The concept of stewardship in sustainability science and conservation biology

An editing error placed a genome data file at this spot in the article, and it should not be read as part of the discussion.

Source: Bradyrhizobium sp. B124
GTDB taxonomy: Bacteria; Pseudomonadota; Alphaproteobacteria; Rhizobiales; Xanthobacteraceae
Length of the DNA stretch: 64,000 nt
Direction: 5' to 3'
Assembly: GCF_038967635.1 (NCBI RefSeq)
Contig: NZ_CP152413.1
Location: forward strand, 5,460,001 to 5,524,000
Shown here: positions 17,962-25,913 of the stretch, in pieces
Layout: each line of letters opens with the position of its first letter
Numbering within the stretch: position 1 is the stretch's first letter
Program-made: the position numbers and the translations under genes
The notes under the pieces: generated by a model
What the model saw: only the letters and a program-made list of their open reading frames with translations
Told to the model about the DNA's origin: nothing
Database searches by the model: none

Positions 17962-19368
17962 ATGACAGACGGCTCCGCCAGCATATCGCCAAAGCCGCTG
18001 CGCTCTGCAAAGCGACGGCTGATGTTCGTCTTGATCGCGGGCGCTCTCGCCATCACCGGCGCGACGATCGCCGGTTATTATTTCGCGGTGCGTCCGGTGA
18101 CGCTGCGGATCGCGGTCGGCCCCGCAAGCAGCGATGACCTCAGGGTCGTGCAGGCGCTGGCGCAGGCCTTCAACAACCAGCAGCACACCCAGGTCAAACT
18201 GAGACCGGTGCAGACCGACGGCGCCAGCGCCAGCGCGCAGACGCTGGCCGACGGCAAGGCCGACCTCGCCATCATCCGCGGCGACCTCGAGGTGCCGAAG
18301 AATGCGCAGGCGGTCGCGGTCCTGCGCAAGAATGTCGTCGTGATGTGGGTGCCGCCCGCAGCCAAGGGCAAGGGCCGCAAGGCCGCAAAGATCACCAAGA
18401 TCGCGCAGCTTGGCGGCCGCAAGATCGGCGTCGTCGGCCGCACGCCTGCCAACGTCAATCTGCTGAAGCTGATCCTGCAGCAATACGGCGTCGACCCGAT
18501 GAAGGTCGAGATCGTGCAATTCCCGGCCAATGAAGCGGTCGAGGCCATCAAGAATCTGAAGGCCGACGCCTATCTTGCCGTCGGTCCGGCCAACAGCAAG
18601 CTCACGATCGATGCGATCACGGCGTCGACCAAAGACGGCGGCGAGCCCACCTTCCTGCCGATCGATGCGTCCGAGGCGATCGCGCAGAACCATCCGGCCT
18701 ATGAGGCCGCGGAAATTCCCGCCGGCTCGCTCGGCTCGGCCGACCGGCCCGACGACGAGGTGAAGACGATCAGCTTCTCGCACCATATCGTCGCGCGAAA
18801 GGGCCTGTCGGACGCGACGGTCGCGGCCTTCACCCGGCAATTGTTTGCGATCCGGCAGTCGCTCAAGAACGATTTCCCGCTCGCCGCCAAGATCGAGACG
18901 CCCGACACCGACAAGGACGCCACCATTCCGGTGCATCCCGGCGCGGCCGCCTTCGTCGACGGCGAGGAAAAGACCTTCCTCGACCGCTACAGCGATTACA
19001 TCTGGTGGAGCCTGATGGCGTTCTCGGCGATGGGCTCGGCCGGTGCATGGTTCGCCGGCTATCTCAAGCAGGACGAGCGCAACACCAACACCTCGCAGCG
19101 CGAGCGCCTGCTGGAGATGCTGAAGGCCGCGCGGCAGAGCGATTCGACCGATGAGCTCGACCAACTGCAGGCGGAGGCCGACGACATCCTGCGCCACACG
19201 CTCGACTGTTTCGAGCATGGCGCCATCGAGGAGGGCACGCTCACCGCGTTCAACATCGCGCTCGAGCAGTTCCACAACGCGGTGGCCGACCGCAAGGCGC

Abstract This paper focuses on the development and meaning of the stewardship concept in the current environmental science, ecology and biodiversity conservation literature. Stewardship broadly refers to a form of collaborative planning and responsible management of the environment through sustainable natural resource management practices that respect ecosystem functions. The objective of this paper is to discuss the various meanings of stewardship in the fields of environmental science and biodiversity conservation. Our main interest is to explore how different political ideologies and ethical values of stewardship shape the conceptualisation of conservation actions and policies, and why do these matter for conservation policy in the context of the new conservation debate. To address this objective we adapted the political science framework developed by Dryzek (2013) and applied it to existing stewardship approaches in use. Based on two dimensions (reformist vs radical and imaginative vs prosaic) we identified 4 main types of stewardship: reformist, adaptive, sustainability and transformative stewardship. The key distinctions between stewardship types are (i) the role of science, (ii) the exploration and integration of the plurality of values, and (iii) the capacity to modify values, rules and decision-making system. We conclude with a discussion on the consequences of these results and present future directions for both research and conservation policy.